We went to the farmer’s market last weekend to brouse through the squash, end of season tomatoes, apples and of course pumpkin. As is tradition, my stepson is allowed to pick the largest pumpkin he can carry, to be carved. This years choice was beautiful.
After the carving was finished, a fine job by the way, I was given the task of preparing the seeds for roasting. After separating the seeds from the pulp, I rinsed and drained them, and then soaked them overnight in salt water.
This morning I drained them, spread them out on a cookie sheet, sprinkled them with ginger, wasabi powder and a little sugar and gave them a stir to coat evenly. Then into the oven at `200 for at least 2 hours.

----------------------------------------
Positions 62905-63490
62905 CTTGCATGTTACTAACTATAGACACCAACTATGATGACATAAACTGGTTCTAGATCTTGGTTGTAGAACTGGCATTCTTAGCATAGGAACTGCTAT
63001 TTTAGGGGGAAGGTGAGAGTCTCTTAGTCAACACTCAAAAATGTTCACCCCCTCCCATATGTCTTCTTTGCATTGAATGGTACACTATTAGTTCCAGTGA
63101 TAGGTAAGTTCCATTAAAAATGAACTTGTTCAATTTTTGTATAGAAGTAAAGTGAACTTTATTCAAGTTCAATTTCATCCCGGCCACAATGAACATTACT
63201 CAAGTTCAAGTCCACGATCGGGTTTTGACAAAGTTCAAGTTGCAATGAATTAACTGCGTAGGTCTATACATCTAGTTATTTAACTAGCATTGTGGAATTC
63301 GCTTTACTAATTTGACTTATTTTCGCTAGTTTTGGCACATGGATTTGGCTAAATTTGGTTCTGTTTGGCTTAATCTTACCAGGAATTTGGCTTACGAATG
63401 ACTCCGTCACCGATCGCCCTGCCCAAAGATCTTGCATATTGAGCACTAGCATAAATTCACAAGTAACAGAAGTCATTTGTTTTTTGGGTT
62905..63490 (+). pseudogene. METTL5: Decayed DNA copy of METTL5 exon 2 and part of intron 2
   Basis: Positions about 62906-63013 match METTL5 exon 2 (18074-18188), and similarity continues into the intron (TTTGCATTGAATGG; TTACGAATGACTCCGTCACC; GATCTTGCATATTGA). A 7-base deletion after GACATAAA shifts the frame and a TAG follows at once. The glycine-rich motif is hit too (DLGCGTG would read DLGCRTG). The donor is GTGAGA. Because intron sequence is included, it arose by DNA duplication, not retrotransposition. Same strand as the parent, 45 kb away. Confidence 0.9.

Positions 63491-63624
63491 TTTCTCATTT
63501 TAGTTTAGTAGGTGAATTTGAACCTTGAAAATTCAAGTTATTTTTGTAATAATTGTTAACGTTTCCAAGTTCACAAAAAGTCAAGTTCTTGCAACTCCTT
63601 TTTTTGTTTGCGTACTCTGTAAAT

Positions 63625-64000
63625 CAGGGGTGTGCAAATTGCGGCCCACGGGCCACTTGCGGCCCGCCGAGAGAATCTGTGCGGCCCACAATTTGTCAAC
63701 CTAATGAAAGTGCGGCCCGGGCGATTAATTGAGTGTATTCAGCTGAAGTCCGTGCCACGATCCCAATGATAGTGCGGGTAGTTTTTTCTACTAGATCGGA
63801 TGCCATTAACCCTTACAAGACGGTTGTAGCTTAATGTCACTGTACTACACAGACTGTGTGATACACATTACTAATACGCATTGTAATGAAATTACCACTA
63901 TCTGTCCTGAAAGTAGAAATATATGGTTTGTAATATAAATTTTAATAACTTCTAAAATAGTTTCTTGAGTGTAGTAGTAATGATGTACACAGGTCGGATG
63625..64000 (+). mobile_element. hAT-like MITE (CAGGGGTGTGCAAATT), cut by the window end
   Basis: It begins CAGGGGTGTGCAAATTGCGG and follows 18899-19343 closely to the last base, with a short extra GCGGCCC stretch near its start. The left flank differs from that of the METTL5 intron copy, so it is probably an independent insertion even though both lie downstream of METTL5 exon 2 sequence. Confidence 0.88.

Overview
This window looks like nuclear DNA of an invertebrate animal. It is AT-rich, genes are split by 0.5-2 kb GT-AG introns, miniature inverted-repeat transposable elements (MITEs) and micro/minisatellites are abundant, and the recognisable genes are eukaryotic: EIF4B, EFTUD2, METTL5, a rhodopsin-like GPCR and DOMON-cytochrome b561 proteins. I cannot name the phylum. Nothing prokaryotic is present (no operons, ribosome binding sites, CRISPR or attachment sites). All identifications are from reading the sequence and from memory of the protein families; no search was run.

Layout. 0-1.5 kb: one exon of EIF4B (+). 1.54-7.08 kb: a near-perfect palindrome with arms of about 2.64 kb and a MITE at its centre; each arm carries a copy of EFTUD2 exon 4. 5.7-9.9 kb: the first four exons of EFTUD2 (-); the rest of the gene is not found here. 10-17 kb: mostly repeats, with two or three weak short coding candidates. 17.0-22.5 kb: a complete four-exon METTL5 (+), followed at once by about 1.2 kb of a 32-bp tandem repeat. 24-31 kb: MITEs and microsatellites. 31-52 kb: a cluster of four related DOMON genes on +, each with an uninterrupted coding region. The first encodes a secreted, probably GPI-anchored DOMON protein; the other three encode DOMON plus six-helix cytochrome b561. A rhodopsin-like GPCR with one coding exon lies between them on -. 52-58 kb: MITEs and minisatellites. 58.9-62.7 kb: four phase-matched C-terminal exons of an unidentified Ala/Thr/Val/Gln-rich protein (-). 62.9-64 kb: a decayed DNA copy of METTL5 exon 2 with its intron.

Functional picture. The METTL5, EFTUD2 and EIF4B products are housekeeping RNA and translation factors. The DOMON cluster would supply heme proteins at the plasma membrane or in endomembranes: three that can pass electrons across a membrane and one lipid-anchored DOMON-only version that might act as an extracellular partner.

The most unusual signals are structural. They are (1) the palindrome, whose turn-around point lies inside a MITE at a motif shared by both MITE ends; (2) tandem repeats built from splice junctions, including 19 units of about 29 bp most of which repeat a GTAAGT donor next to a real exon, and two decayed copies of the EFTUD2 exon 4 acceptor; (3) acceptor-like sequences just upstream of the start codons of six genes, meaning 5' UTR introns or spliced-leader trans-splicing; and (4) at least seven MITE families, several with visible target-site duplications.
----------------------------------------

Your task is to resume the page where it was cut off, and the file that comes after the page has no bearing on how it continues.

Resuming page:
I have got to tell you that the smell of the ginger wafting through the house is fabulous! My father always preferred using Lowery’s Season Salt. Most people prefer just salt, and you can choose what you like. Maybe pumpkin pie spice would be appropriate? Some cinnamon and brown sugar perhaps?
Pumpkin seeds are a source of phosphorous, magnesium, manganese, and copper. There are also small amounts of zinc and iron as well as Vitamin E. Pepitas, or pumpkin seeds, are also a good source of protein. Nutritionally, seeds are a great addition to the diet.
However you choose to enjoy them, they are a part of the fall season, with a healthy benefit.
In fitness, Bob